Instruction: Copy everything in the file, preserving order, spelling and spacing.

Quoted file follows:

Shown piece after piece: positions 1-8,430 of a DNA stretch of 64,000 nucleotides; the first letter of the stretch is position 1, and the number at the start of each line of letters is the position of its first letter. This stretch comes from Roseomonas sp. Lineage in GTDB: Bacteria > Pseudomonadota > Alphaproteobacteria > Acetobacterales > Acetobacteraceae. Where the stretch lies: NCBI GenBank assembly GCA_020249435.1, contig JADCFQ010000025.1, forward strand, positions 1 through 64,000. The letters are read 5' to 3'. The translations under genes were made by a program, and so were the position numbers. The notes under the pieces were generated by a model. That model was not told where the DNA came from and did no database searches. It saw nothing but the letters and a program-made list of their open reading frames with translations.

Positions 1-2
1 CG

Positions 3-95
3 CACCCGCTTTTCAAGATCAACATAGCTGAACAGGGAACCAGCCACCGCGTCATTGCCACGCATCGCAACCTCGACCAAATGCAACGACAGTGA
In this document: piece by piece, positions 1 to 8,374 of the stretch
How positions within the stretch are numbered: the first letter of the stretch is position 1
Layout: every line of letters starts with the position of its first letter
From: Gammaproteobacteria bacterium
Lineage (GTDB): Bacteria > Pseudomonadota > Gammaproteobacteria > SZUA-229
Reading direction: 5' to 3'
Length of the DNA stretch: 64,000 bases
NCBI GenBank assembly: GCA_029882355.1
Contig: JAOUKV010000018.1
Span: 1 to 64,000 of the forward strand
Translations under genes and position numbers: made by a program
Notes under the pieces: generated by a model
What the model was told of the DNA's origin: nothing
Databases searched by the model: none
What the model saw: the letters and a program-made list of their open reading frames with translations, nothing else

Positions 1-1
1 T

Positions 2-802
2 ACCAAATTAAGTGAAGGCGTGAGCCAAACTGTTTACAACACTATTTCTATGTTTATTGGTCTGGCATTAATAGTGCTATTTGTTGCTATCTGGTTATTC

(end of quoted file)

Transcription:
Shown piece after piece: positions 1-8,430 of a DNA stretch of 64,000 nucleotides; the first letter of the stretch is position 1, and the number at the start of each line of letters is the position of its first letter. This stretch comes from Roseomonas sp. Lineage in GTDB: Bacteria > Pseudomonadota > Alphaproteobacteria > Acetobacterales > Acetobacteraceae. Where the stretch lies: NCBI GenBank assembly GCA_020249435.1, contig JADCFQ010000025.1, forward strand, positions 1 through 64,000. The letters are read 5' to 3'. The translations under genes were made by a program, and so were the position numbers. The notes under the pieces were generated by a model. That model was not told where the DNA came from and did no database searches. It saw nothing but the letters and a program-made list of their open reading frames with translations.

Positions 1-2
1 CG

Positions 3-95
3 CACCCGCTTTTCAAGATCAACATAGCTGAACAGGGAACCAGCCACCGCGTCATTGCCACGCATCGCAACCTCGACCAAATGCAACGACAGTGA
In this document: piece by piece, positions 1 to 8,374 of the stretch
How positions within the stretch are numbered: the first letter of the stretch is position 1
Layout: every line of letters starts with the position of its first letter
From: Gammaproteobacteria bacterium
Lineage (GTDB): Bacteria > Pseudomonadota > Gammaproteobacteria > SZUA-229
Reading direction: 5' to 3'
Length of the DNA stretch: 64,000 bases
NCBI GenBank assembly: GCA_029882355.1
Contig: JAOUKV010000018.1
Span: 1 to 64,000 of the forward strand
Translations under genes and position numbers: made by a program
Notes under the pieces: generated by a model
What the model was told of the DNA's origin: nothing
Databases searched by the model: none
What the model saw: the letters and a program-made list of their open reading frames with translations, nothing else

Positions 1-1
1 T

Positions 2-802
2 ACCAAATTAAGTGAAGGCGTGAGCCAAACTGTTTACAACACTATTTCTATGTTTATTGGTCTGGCATTAATAGTGCTATTTGTTGCTATCTGGTTATTC